My son… the preteen

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We were at my 8-year-old son’s parent teacher conference. Mel and I sat across from his teacher, Ms. J, a woman in her mid-forties with brown curly hair parted to the side, wearing a dress made from blue jeans. Tristan sat in a small sofa next to a bookcase reading Diary of a Wimpy Kid.

 

He was in 3rd grade. Kindergarten through 2nd grade, he sat on Mel’s lap during parent teacher conference, his face shyly buried into her chest. But now, he sat on the sofa, away from us, one leg tucked under the other, reading a book as though he were too cool for this crap.

 

He was within earshot, clearly wanting to know what was going on, but at the same time, trying to act like he wasn’t listening. Part of me wondered who he thought he was. I don’t recall being all that cool at 8 years old. I remember being terrified. I recall seeing my teachers as some sort of Greek Gods atop Mount Olympus, all knowing and all-powerful, with unpredictable emotions. It’s not that he was doing anything bad, its more that he was paying attention without trying to show he was paying attention, and all of it, his slacked shoulders, his disengaged face, seemed to say, “I’m a teenager.”

 

But he wasn’t a teenager. He was 8 years old. He wouldn’t officially be a teen for another five years, and I couldn’t understand why this was all starting so soon.

 

Ms J. opened a folder and told us about Tristan’s performance.

 

“He’s a good kid,” she said. “He reads really well and he is a good classmate. His handwriting is horrible, though, but we are working on that. However, it is bringing down his grades a bit because sometimes I can’t read his answers.”

 

I turned to look at Tristan during that comment, to see if he was listening. Tristan’s sloppy handwriting had been a topic of conversation for a few years now. He glanced up from his book, made eye contact with me, and then rolled his eyes.

 

And while I admit, good handwriting isn’t as important as it was when I was a child. It’s is a problem if the teacher can’t read his answers. But that wasn’t what I was the most worried about. What bothered me in that moment was his eye rolling. He’d been doing a lot of that lately, and every time he did it, I wanted to sit him down and say, “Don’t be that eye rolling kid. Don’t be the hipster youth that thinks he’s got everything figured out, but in fact, doesn’t know shit. Please don’t, one day, spend hours in a coffee shop taking pictures of your food to post online, or tell people that you read The Great Gatsby before it was cool.” But I haven’t, because I’m not sure just how to tell him something like that. I don’t know how to tell him to be humble, to sit back and listen and learn from the people around him. So I usually just say, “Stop rolling your eyes.”

 

Mel tapped my leg because I wasn’t paying attention. Ms. J was asking us a question.

 

“Sorry,” I said. “Tristan was rolling his eyes at me. He does that.”

 

“Well…” Ms J. said. “That’s another thing I’ve been meaning to tell you. Third grade is usually when kids start the pre-teens. They start to get B.O. and Tristan might start noticing girls.” She went on, telling me about a few years ago when she had a boy bring a girl he liked a $100 bill as a gift. “I brought it up with his parents and they said that it was his decision to give it to her.”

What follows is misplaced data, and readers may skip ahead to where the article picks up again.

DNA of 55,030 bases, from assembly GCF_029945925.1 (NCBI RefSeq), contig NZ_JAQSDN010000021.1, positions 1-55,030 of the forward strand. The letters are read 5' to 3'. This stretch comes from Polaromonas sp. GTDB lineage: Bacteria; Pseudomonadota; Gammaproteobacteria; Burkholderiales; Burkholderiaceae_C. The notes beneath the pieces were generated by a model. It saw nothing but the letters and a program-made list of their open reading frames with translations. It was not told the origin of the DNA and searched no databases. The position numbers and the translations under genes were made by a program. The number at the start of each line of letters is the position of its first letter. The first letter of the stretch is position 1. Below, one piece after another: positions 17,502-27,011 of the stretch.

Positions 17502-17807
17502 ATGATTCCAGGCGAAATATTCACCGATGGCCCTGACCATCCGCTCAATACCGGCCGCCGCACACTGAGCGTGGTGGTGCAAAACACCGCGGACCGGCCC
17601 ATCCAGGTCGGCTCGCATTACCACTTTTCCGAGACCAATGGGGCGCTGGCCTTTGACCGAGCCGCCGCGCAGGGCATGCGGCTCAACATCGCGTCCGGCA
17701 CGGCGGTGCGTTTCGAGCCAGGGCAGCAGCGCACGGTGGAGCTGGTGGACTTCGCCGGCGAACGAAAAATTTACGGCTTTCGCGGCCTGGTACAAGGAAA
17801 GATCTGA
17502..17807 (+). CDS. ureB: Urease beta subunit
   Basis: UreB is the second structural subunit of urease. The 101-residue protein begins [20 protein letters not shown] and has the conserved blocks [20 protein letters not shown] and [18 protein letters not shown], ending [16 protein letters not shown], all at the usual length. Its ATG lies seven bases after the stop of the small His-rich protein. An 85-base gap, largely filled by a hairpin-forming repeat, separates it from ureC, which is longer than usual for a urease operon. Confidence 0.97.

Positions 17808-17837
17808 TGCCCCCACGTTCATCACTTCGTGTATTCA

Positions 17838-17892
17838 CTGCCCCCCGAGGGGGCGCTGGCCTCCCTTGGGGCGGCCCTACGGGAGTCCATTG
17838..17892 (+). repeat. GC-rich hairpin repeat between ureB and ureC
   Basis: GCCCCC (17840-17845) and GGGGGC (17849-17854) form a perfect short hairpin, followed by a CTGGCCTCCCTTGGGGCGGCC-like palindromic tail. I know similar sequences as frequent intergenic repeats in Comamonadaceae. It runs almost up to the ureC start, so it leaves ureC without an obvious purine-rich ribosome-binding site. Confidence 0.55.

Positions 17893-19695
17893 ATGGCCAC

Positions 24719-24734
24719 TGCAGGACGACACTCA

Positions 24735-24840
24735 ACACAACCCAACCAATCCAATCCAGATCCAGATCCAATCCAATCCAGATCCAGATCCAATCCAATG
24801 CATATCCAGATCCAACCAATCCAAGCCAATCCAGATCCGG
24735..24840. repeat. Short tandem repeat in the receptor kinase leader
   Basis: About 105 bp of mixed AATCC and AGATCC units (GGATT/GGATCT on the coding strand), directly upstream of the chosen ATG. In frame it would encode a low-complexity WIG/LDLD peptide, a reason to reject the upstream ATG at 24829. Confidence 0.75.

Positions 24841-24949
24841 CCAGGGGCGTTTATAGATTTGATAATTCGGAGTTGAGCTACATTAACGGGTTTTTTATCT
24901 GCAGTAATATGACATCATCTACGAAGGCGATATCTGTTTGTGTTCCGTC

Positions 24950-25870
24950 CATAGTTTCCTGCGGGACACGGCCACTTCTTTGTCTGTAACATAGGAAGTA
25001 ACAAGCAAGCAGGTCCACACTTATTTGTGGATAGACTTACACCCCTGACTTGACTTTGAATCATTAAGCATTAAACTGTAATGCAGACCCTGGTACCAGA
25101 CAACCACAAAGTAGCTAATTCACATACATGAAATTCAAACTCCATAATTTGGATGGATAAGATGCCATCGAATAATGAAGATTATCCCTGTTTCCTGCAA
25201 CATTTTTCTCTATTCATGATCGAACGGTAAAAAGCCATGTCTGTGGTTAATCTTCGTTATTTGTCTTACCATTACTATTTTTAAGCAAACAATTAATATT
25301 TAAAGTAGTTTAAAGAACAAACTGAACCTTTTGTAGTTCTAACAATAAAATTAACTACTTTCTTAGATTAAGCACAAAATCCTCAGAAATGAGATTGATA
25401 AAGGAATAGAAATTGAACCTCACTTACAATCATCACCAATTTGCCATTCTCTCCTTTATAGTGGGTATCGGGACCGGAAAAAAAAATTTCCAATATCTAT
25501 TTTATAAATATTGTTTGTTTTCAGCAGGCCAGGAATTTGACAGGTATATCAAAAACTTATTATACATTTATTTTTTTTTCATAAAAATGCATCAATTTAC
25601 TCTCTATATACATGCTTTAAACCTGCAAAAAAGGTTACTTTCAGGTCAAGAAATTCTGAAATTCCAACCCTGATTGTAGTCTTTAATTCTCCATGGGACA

I leaned back in my chair. “Wow,” I said. “Did things work out for him?”

 

Ms J. snickered. “I doubt they even talk any more.”

 

Ms J went on, telling us about what to expect. Mostly it was a warning I wasn’t ready for. She was telling me that my cute, sweet, snuggly little boy was starting to change. He was entering a new stage in his life, and it seemed far too early. Just last year he was afraid to flush the toilet because the sound was scary, and now he kept his door shut because he didn’t like people coming into his room. He wants his own space and independence, and as much as I’m happy that he isn’t clinging to my leg anymore like he often did at two or three years old, I kind of miss going into his room and having him excitedly tell me about his day rather than tell me to get out. And indeed he has been a little more sheepish around girls, often not making eye contact when they are around, his head down, one foot behind him balancing on the big toe.

 

Mel asked for Ms. J’s advice on how to best work with him during this transition, and as she spoke, I zoned out thinking about the words we were using, transition, pre-teen, girls, B.O… all of it sounded really scary. I felt a pit in my gut that was very similar to when Mel first told me she was pregnant with Tristan. Obviously it wasn’t as intense as it was that day, but I must say it was very real feeling that made me a little nauseous.

 

It felt like Tristan was becoming something new, something strange… a teenager. It was happening much faster than I anticipated. I thought about all the horror stories I’d heard from other parents, and I thought about some of the ridiculousness I put my family through as a teen, and realized that Tristan rolling his eyes was just the start of a long irritating journey.

 

We finished chatting with Tristan’s teacher and loaded in the van. As we drove away, I didn’t say anything about his handwriting or how well he did in math. I just said, “Tristan, you are growing up too fast.”

 

I looked back at Tristan through the rearview mirror. He gave me a straight-faced look that seemed to say, “Well duh…” Then he rolled his eyes.

 

I let out a breath and braced myself for the next several years.

 

 

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